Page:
State aid is an important mechanism to control the conditions for competition in markets. Member States are required to notify the European Commission (EC) of plans to grant or alter state aid unless it is of a kind exempted by the relevant European Regulation. The Commission has sole competence to decide on the legality of state aid.
Figures for the period 2009-2011 indicate decreases in both crisis and non-crisis aid to the real economy. Major policy developments in 2012 included modernisation of state aid rules (including new regional state aid framework) and adoption of the de minimis Regulation.
Between 2008 and 2011, crisis aid to the banking sector totalled €1 600 billion. This had various negative effects on competition (especially concerning banks that were considered “too systemic too fail”) but contributed overall to avoiding the “worst case scenario” in which multiple large banks could have defaulted. The costs of state aid dispensed to the financial sector are uncertain but some experts estimate they will add to the crisis-related output contraction and job losses.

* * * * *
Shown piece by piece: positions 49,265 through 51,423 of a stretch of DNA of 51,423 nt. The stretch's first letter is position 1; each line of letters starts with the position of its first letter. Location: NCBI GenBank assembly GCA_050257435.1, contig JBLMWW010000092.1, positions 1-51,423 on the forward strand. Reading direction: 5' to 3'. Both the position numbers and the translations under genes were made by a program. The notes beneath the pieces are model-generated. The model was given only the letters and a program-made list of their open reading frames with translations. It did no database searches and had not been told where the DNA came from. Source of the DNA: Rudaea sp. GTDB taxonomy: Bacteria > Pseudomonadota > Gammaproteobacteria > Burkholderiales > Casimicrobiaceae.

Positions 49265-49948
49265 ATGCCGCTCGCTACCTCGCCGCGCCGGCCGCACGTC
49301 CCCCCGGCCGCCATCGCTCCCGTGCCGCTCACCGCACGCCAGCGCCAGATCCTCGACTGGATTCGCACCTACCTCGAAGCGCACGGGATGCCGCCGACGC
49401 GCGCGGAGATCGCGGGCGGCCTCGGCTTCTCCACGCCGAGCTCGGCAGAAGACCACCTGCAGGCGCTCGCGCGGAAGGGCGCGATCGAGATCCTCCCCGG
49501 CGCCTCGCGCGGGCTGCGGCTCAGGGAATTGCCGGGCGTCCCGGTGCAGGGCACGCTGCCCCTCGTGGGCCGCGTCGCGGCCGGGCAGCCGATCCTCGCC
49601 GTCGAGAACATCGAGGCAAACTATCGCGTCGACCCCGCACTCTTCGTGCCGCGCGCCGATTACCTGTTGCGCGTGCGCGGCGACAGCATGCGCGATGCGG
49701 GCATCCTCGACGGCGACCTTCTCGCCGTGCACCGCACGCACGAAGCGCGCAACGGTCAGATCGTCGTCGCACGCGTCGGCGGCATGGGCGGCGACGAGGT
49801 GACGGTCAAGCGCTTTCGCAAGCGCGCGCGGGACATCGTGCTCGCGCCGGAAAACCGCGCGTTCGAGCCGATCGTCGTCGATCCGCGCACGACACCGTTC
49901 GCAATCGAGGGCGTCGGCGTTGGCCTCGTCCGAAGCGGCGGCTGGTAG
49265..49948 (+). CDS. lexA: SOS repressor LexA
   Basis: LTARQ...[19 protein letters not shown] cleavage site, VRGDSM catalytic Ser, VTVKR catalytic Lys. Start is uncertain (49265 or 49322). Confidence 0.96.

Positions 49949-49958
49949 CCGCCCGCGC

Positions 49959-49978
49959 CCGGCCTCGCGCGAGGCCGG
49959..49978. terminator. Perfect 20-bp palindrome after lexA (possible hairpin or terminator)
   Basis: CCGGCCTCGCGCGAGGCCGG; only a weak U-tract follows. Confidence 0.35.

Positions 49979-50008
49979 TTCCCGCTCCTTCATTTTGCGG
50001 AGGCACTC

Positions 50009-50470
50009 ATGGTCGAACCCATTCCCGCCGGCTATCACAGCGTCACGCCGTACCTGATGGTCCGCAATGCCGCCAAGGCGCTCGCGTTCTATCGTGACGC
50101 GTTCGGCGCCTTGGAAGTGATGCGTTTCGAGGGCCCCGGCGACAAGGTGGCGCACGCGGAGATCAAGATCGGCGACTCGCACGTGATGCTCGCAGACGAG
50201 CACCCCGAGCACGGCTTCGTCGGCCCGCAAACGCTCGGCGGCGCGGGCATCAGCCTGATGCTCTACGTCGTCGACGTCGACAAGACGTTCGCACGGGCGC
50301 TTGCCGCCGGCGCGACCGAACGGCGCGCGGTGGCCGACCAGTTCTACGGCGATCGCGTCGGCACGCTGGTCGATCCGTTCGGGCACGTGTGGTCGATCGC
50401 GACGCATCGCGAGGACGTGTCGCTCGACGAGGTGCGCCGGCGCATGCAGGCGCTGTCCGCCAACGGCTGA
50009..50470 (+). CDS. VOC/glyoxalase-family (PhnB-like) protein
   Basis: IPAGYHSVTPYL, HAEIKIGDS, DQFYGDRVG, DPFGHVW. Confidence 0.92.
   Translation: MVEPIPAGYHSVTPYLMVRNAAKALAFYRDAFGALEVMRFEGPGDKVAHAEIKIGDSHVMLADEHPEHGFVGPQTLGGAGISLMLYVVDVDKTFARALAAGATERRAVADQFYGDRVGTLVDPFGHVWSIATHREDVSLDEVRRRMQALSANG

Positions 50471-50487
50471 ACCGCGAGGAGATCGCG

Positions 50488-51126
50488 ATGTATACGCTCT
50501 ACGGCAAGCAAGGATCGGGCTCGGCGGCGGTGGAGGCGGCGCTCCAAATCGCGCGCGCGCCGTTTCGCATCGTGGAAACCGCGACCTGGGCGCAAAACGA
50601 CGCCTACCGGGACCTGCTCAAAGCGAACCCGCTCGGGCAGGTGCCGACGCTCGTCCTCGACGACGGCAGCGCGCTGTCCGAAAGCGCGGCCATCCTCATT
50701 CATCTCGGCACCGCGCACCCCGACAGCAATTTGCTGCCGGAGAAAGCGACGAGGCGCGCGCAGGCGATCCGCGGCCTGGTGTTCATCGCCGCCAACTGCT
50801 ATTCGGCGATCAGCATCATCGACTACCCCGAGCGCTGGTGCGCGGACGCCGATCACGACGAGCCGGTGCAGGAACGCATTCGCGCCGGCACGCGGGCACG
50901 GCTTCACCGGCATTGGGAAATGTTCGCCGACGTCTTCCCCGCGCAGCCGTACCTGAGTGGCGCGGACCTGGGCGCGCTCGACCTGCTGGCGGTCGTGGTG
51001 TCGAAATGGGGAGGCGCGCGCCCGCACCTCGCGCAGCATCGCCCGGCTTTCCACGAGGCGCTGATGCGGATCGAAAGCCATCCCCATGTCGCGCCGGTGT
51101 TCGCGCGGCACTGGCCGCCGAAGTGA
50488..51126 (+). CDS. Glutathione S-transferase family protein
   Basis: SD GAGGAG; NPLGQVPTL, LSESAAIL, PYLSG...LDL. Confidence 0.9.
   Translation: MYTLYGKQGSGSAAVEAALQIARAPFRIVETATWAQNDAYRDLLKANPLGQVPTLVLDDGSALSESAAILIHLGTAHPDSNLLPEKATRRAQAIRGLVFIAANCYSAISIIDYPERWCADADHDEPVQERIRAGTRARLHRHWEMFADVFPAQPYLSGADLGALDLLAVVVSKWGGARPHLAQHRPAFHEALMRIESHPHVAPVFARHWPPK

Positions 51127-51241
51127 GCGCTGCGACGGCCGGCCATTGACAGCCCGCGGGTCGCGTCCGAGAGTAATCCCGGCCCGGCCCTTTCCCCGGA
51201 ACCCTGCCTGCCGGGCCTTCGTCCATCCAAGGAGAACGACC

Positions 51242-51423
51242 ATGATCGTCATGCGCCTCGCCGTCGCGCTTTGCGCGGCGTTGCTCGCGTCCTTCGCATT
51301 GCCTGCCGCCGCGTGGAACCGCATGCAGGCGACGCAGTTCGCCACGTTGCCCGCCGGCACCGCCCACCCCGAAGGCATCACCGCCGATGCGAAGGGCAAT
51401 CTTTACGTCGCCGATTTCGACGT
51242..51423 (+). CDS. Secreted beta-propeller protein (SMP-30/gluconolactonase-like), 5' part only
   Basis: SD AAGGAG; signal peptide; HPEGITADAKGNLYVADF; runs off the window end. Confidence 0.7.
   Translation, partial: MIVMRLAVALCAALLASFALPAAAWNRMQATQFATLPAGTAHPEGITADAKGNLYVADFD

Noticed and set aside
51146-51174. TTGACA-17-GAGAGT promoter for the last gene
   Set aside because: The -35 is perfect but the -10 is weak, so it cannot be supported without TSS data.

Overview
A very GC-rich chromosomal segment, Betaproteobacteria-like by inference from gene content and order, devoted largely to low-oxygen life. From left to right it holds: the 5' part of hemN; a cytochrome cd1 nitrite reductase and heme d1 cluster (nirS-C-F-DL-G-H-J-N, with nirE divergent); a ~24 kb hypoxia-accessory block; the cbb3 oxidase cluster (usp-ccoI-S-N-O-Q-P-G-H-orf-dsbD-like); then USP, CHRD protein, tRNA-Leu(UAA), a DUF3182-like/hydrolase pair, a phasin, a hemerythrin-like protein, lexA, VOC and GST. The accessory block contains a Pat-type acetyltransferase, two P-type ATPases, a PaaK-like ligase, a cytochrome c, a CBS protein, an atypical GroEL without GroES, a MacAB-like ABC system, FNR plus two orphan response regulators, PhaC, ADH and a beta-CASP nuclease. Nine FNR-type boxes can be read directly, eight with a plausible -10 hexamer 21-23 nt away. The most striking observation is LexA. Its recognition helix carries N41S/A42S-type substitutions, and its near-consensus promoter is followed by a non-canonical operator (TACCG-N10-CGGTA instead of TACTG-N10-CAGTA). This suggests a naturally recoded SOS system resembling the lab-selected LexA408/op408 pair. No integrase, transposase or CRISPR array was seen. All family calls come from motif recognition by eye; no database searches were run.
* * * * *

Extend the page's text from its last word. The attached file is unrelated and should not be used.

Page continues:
Stakeholders argue that state aid helped to contain the crisis and was relatively well targeted but that its speedy implementation may lead to future problems. Modernisation of state aid is likely to accelerate the procedure, but may raise issues with regards to control of aid and conflicts of interest.